Installing PHP7 with nginx and MySQL on Debian 8 - Part 3

Table of Contents

  1. Before starting
  2. Installing LetsEncrypt and SSL 2.1. Using Mac OS X 2.2. Using Linux
  3. Adding SSL to nginx
  4. Using HTTP2 with SSL in nginx
  5. Adding security

Before starting

Before we start you should take a read of my previous articles on setting up the basic PHP7, nginx and MySQL on Debian 8 and getting it configured.

You can catch up by going here: Part 1 of Installing PHP7 with nginx and MySQL for installing and Part 2 of Installing PHP7 with nginx and MySQL for configuring.

Installing LetsEncrypt and SSL

So when it comes to security on the web, most will talk about having an SSL and using OpenSSL. These things will make your site more attractive to Search Engines and also give your users abit of comfort that middleman attacks aren't going to be much of an issue.

LetsEncrypt is an open-source FREE SSL TLS certificate generator. It will generate you a certificate for you to use in nginx.

I had to do this on my Mac to be able to generate a certificate for my server as I was unable to build due to memory issues. I will show you both in this article.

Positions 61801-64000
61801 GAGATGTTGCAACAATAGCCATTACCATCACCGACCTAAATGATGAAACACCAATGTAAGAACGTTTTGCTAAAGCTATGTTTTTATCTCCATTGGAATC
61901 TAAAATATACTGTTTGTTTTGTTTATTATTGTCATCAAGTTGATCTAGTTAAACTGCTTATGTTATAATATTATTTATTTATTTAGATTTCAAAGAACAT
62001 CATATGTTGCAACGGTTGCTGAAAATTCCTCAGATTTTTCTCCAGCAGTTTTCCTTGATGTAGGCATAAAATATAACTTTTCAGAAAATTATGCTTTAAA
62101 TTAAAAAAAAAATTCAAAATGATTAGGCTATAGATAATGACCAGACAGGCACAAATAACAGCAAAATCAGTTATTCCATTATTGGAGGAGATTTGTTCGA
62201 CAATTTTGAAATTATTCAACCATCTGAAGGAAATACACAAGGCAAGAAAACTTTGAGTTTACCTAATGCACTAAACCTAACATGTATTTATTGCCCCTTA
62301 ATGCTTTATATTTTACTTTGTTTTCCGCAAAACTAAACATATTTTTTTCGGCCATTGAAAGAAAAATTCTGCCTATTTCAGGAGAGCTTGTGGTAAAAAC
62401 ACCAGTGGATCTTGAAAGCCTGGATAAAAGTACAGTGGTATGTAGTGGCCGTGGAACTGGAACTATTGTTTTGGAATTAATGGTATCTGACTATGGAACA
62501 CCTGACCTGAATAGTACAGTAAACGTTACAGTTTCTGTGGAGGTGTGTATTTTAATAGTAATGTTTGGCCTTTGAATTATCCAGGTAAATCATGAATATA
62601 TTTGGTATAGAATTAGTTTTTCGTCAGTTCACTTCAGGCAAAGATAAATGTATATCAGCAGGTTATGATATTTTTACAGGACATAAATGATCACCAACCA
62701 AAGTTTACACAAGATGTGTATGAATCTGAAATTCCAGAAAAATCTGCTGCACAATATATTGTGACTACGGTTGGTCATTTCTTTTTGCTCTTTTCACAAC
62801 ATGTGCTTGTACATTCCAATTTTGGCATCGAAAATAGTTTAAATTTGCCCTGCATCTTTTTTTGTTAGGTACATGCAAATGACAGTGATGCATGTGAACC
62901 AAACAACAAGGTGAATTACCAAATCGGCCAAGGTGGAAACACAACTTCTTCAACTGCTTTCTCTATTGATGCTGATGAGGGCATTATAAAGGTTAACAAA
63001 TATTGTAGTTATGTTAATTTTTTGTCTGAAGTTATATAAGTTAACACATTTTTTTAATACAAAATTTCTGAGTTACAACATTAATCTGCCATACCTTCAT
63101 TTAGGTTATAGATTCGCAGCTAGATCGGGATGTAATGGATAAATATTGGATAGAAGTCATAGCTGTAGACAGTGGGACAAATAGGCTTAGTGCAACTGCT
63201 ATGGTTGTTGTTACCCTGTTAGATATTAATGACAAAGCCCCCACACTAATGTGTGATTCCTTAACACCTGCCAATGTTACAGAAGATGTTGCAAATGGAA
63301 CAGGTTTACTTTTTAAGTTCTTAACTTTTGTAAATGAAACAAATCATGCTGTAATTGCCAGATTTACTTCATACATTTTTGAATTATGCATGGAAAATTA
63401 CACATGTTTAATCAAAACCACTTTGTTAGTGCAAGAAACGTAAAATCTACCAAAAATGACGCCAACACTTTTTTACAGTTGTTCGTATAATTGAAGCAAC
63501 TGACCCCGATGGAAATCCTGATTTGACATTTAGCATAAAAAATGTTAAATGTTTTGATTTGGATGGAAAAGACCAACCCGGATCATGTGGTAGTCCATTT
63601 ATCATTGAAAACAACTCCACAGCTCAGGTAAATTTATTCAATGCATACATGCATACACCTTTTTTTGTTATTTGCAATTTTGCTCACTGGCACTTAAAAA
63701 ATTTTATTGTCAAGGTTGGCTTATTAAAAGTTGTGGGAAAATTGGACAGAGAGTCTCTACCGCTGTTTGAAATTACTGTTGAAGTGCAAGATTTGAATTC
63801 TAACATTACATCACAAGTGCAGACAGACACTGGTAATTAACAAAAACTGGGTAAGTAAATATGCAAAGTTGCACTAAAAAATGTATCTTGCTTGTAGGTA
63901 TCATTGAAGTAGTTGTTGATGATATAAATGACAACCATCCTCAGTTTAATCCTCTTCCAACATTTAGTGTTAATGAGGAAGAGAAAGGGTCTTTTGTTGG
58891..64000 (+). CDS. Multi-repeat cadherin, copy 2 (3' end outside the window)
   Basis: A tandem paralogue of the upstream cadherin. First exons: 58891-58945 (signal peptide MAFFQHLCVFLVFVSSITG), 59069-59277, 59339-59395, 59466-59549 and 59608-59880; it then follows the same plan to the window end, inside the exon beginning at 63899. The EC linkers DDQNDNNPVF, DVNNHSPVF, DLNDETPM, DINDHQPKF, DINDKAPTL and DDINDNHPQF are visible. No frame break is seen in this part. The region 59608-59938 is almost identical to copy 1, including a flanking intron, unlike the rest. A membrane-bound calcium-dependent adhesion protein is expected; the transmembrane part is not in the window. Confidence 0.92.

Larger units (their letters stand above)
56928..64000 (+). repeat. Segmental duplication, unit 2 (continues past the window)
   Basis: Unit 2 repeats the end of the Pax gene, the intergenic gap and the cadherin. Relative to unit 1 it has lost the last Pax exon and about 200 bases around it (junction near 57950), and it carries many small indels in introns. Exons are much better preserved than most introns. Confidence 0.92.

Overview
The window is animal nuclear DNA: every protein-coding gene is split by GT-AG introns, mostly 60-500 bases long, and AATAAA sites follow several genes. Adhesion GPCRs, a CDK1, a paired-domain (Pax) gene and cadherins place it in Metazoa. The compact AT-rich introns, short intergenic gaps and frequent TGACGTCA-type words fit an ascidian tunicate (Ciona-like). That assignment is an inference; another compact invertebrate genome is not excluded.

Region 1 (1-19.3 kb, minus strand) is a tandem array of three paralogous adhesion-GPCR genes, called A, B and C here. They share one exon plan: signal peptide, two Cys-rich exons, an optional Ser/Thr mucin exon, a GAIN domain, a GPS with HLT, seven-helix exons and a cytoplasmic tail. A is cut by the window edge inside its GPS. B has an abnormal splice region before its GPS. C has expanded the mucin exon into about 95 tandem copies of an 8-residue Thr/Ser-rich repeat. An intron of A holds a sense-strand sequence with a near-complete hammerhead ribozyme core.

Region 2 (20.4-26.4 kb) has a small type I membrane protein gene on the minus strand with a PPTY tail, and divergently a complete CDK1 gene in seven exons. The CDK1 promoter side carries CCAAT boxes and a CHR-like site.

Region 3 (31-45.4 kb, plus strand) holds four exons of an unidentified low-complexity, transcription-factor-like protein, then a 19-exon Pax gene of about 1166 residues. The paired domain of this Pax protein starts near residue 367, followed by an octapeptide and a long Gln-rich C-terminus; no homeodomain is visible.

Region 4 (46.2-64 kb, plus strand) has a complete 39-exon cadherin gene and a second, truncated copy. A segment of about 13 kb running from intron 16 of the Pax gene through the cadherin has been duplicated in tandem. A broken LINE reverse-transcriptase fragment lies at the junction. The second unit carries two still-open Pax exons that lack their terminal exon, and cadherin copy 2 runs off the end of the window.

Using Mac OS X

First off lets go through how I set this up on Mac. If you are new to OS X then I would suggest looking up how to use Brew and getting Homebrew setup. Click here to find some results for installing homebrew.

With Brew and xcode installed you will need the letsencrypt repo so install Git and clone the repo so fire up terminal and lets begin with:

cd ~
git clone

Next you need to install Python, I used 2.7.10 for my version and once you have python you need Pip:

sudo easy_install pip

Once you have Pip installed you can install VirtualEnv and its wrapper:

sudo pip install virtualenv virtualenvwrapper

Now you have those installed you can run the build letsencrypt:

cd letsencrypt
./letsencrypt-auto certonly -a manual --rsa-key-size 4096 -d -d

After a while you will get a lovely set of screens that you will need to validate your website. Its fairly easy to do, follow the steps it gives you and upload the file it asks for and you are complete.

You'll find your files available in /etc/letsencrypt, now you can place them on the server in the next part.

Using Linux

So first we need to get git installed to our Debian machine using:

sudo apt-get install git

With git installed we can now clone the repo:

cd ~
git clone

Once it has cloned the repo you can use the command letsencrypt-auto like so:

cd letsencrypt
./letsencrypt-auto certonly -a manual --rsa-key-size 4096 -d